MTHFR, methyl tetrahydrofolate reductase

Pediatric myocardial infarction (MI) is a rare event, but requires both immediate attention and long-term therapy. Literature on management of acute MI in pediatrics is scant and outcomes are variable [1]. We report a case of a 15-year-old male with MI.

A 15-year-old male, a competitive swimmer, went to the ER with acute stabbing non-radiating central chest pain that started while he was swimming. He denied fever, palpitations, or syncope. Family history was negative for MI at a young age, thrombophilia, or bleeding disorders. His physical exam was normal. An EKG demonstrated non-specific ST-T changes. Initial Troponin I was 6.46, creatine kinase–MB (CKMB) 27, and creatine kinase (CK) 586. An echocardiogram showed regional apex wall abnormality suspicious for myocarditis and left ventricle ejection fraction (LVEF) 61%. Subsequently, Troponin I peaked at 92.1, CKMB at 81.4, and CK 615 within the next 24 h. In the meantime, a Cardiac MRI showed a preserved left ventricle (LV) function, an abnormal enhancement with 25% trans-mural involvement of the sub-endocardial apical anterior, and antero-septal LV with associated wall motion abnormality. These findings were consistent with a sub-endocardial infarct. CT angiogram showed a filling defect resulting in 90% stenosis in the lumen of Left Anterior Descending (LAD) artery and at the origin of the second diagonal vessel (Fig. 1). Cardiac catheterization confirmed the findings. The thrombus being at the bifurcation of LAD, angioplasty/stenting could not be done.

Fig. 1

Fig. 1.

CT angiogram showing a filling defect of Left Anterior Descending artery at the origin of the second diagonal vessel.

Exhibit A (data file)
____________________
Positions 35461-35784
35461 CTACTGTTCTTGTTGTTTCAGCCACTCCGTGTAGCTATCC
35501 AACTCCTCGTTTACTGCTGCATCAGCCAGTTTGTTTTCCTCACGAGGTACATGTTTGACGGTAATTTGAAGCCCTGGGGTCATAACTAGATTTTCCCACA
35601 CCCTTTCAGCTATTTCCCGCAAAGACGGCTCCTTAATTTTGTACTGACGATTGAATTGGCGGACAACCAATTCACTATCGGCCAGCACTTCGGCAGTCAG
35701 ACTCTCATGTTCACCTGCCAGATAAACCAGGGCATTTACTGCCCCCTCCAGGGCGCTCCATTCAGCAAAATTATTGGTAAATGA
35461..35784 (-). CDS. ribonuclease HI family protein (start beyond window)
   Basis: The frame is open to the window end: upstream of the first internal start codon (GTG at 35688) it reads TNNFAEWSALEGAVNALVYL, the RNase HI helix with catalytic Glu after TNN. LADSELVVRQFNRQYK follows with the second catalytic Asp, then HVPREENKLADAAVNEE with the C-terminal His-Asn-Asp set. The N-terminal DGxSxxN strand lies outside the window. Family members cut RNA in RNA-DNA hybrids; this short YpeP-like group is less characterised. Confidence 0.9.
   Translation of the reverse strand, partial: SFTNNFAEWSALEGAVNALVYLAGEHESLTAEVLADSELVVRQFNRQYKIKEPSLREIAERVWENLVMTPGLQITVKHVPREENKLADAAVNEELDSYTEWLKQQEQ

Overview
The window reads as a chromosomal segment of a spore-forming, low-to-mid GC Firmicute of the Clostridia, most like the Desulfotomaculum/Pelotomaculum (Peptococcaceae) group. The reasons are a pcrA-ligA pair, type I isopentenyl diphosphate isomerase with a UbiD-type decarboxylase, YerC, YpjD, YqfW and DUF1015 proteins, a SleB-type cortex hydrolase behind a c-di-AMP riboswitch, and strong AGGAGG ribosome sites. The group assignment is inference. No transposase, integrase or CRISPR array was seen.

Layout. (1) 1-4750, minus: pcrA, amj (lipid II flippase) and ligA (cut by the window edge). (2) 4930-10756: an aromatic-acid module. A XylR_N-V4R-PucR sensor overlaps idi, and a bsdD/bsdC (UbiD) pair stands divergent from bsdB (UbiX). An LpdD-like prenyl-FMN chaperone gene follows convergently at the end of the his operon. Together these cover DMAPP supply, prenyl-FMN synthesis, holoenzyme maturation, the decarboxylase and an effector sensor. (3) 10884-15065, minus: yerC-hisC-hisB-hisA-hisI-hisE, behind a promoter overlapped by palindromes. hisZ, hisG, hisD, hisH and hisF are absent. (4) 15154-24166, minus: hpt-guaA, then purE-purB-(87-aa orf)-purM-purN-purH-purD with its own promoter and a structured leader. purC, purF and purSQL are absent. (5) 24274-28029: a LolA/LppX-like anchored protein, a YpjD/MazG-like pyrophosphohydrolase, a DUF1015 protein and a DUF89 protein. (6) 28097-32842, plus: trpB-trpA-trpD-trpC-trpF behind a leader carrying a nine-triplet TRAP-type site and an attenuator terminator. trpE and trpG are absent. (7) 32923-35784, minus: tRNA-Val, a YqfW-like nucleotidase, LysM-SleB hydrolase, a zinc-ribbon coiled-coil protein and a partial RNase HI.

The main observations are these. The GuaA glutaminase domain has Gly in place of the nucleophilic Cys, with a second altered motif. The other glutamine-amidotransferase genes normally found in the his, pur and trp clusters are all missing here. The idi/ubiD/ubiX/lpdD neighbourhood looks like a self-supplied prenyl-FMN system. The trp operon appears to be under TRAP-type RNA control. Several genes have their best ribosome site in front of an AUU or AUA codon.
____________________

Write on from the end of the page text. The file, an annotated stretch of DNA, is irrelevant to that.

Enoxaparin was started immediately on admission. Subsequently he was on discharged home on warfarin, metoprolol, enalapril, and aspirin. All the medications except aspirin were discontinued after 6 months. Thrombophilia workup revealed a homozygous MTHFR mutation for C677T gene.

Nine months after the event, he had a repeat CT angiogram which showed resolution of the filling defect in his LAD and, repeat MRI which showed no wall motion abnormalities (even in the region of scar) and preserved LV systolic function. He reached his target heart rate (197 bpm) with a good blood pressure response and no ST changes/ischemia or ventricular arrhythmias in the exercise test. On his one year follow-up he is back to his baseline swim practice.

Though MTHFR genetic mutation has been reported in adults as a cause for thrombosis [2], there are no reported cases of MI in children with homozygous mutation of MTHFR.

The management of MI in children and young adults is complex and seems to vary depending on the age of the patient, location of the thrombus and, individual diagnose [3]; [4]; [5]; [6] ;  [7]. For instance, cases of coronary thrombosis related to vasculitis, lipid abnormalities, cocaine-induced vasospasm, hyper-transfusion of coagulation factors, and hypercoagulability have all been managed successfully with varied treatment modalities. The limited number of case reports highlighting the success of angioplasty, thrombolysis, and anticoagulation is not sufficient to create a robust backbone of recommendations for the treatment of this disorder in this particular age group (Table 1). In our patient the combination of anticoagulation, ACE inhibitors, beta blockers and aspirin seems to have assisted in the resolution of the thrombus, and proper remodeling of cardiac muscle allowing for adequate function.

Table 1. Reports of myocardial infarction in children.
Author Age of patient Number of patients Treatment Etiology